Sunday was opening day in East Hampton Town waters for scallop harvesting, and, while there were some to be found, the haul for those who braved the wind and rain was about what was expected — poor. Various experts had predicted a weak scallop season. As in recent years, few survived to harvestable size. For commercial license holders, things have been so dire that the United States Department of Commerce declared the 2019-20 season a fishery disaster, making them eligible for federal financial assistance.
Despite money also going to some research efforts, there remains little consensus on the causes of the scallops’ plunging numbers. During 2021, the Cornell Cooperative Extension Peconic Bay Scallop Restoration Program observed the best set of juvenile scallops since about 2004. Had enough of these survived, they would have filled the baymen’s dredges this month, but that was not to be. Jumping back into the water in the fall, the Cornell team found about 90 percent of the adult scallops dead or dying. It seems to have been the same way this year.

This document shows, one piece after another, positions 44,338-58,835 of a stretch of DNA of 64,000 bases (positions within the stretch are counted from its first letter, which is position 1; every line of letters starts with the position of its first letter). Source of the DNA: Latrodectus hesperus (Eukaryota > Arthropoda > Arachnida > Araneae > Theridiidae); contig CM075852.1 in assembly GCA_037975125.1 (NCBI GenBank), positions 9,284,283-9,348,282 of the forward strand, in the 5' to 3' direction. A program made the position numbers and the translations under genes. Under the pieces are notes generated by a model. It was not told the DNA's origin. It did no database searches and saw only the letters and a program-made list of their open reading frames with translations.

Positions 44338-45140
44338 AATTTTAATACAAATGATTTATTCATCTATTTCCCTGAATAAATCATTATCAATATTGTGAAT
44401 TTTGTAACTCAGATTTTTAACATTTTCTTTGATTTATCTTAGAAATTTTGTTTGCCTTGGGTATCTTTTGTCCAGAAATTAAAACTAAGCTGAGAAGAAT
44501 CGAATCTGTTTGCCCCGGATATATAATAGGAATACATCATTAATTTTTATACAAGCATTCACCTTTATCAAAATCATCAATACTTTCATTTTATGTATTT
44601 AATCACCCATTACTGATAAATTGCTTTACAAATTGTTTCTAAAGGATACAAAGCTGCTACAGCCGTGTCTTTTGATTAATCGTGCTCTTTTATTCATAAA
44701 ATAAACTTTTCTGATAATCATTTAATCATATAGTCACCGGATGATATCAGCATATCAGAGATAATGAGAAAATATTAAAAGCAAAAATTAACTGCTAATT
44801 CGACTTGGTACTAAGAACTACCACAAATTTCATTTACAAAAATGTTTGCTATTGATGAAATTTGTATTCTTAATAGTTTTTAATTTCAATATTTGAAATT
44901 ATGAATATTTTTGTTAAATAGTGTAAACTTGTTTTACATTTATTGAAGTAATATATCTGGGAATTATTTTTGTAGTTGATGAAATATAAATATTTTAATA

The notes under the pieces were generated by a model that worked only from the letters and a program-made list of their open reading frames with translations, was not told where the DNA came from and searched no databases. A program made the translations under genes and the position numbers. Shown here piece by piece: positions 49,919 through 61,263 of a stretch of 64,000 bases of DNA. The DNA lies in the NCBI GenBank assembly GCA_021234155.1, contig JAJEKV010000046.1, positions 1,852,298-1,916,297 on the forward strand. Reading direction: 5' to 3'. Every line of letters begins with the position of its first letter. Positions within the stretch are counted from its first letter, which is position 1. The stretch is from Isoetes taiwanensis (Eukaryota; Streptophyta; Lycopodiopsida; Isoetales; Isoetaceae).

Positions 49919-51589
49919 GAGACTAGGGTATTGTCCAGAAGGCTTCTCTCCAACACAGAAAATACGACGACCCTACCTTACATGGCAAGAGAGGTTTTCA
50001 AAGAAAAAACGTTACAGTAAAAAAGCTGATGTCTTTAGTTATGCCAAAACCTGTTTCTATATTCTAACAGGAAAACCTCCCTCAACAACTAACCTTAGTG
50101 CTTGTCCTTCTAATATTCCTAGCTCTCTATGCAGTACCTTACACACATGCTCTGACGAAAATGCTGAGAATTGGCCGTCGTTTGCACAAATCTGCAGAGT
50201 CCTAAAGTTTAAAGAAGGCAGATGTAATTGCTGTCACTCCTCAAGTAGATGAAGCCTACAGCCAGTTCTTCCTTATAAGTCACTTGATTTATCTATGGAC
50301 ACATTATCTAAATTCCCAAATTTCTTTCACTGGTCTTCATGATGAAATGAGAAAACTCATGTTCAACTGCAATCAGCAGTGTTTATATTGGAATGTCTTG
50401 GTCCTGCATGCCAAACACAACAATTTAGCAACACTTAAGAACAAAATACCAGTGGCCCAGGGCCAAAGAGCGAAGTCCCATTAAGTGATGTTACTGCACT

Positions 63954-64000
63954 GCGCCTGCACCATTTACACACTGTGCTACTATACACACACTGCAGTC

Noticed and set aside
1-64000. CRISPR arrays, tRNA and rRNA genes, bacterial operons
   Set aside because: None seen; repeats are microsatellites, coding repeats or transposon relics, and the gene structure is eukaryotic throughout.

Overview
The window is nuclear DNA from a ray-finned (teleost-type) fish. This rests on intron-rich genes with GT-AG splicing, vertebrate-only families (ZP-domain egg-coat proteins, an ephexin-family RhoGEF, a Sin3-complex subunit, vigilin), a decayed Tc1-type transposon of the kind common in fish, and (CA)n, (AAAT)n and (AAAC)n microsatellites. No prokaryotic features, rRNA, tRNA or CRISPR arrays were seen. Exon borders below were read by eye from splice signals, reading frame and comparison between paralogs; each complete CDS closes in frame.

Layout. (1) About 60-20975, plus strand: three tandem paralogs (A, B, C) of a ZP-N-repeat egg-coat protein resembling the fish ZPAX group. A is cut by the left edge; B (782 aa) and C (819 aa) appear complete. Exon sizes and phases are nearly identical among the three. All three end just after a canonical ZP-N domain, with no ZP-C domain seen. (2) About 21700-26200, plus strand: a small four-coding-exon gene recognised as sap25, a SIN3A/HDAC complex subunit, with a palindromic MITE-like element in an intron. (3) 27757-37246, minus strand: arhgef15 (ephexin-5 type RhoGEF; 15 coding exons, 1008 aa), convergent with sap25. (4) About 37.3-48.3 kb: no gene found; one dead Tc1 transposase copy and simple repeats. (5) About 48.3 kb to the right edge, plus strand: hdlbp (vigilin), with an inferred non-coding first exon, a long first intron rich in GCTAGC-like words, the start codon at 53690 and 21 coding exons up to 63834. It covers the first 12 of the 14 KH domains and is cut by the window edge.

One can see evidence of these yearly die-offs on the East End bay beaches: There are lots of small scallop shells, but few to no large ones. Scallop season runs until the end of March. The question is if anyone will bother to look for them now that they are doing so poorly for the fourth year in a row.